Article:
Mar 20, 2021

2021 Toyota Mirai - A Hydrogen Lexus? For free?!

Have you ever made money buying a new car? I think I did.

Recently, I came across an awesome deal on the redesigned Toyota Mirai and couldn't pass it up. I've been itching to join the green energy revolution but pricing (and charging hassles) never made sense...until now.

If we exclude tax, I'm actually making a few hundred bucks off a brand new, $52k car!
It's crazy. Too crazy to pass up, especially when you're talking about a car that looks this good:

Front view
This car looks like a cross between the Lexus LFA (my dream car) and the Toyota 86/Subaru BRZ. Dare I say it looks better than the new Supra?🤪

Sculpted sides reminds me of the LFA
The rear looks like an Audi A7

Right-rear view

Rear light bar & lic plate light

Power-folding mirrors and puddle light

About the car

This is the second generation Toyota Mirai. Like the first gen, this is a Hydrogen Fuel Cell Electric Vehicle (FCEV). 
For 2021, the Mirai is completely redesigned. It is now a Rear Wheel Drive, 4-door sedan outputting 182HP. With instant electric torque, this thing feels pretty peppy (especially in Sports mode). Taking over someone on the freeway is a cinch.

The ride is buttery smooth (even with 19" wheels) and cabin noise is very well contained. This car drives like it's gliding on air. It has more to do with the car being an EV, but I sat in Teslas before and don't recall them being this smooth. I may have selective memory. 😊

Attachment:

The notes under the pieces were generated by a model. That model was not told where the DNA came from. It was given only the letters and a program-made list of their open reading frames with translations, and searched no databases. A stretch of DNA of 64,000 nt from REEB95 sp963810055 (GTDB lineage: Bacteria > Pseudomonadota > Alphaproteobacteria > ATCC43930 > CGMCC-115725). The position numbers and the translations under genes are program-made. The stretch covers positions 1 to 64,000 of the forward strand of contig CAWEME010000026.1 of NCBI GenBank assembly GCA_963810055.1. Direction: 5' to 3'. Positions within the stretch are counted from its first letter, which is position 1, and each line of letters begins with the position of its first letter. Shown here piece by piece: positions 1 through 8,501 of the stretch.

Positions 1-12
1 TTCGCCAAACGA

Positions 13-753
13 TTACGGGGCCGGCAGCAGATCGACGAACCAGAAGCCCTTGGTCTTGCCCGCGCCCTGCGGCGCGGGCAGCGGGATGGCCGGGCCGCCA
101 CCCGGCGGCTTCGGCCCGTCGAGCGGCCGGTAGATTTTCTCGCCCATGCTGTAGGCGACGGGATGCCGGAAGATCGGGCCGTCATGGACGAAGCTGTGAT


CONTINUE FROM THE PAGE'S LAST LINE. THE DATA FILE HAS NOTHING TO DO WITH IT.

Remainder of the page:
Interior design is modern and elegant. The Soft-Tex material (faux leather) feels very good. I didn't miss my previous car's perforated leather seats as much as I thought. I've owned and rented many cars, but never had such a smooth and quiet driving experience.

Although the interior is smaller than my previous full-size sedan (Huyndai Azera), the front seats have plenty of room. Rear seats are a bit cramped due to the battery being sandwiched between them and the small trunk, but they're decent. That middle seat can be used too, but it's not recommended. Just flip down the arm-rest and forget about that 5th seat.

The '21 Mirai is built on Lexus LS500's platform and is hand made from 100% Japanese parts in Toyota's Motomachi plant -- the same plant where Toyota's top of the line LFA and LC were made.

For more information, check out this video overview as well as this introduction by Toyota

Unexpected/interesting features

  • Power folding mirrors w/ puddle lights - This is the first time I have this feature and it is very nice. The car knows when you're near (proximity key) and automatically turns on puddle lights to help you find the handles. Once you touch the handle, it auto-unlocks and unfolds the mirrors. Hovering your palm inside the handle does the same. 😱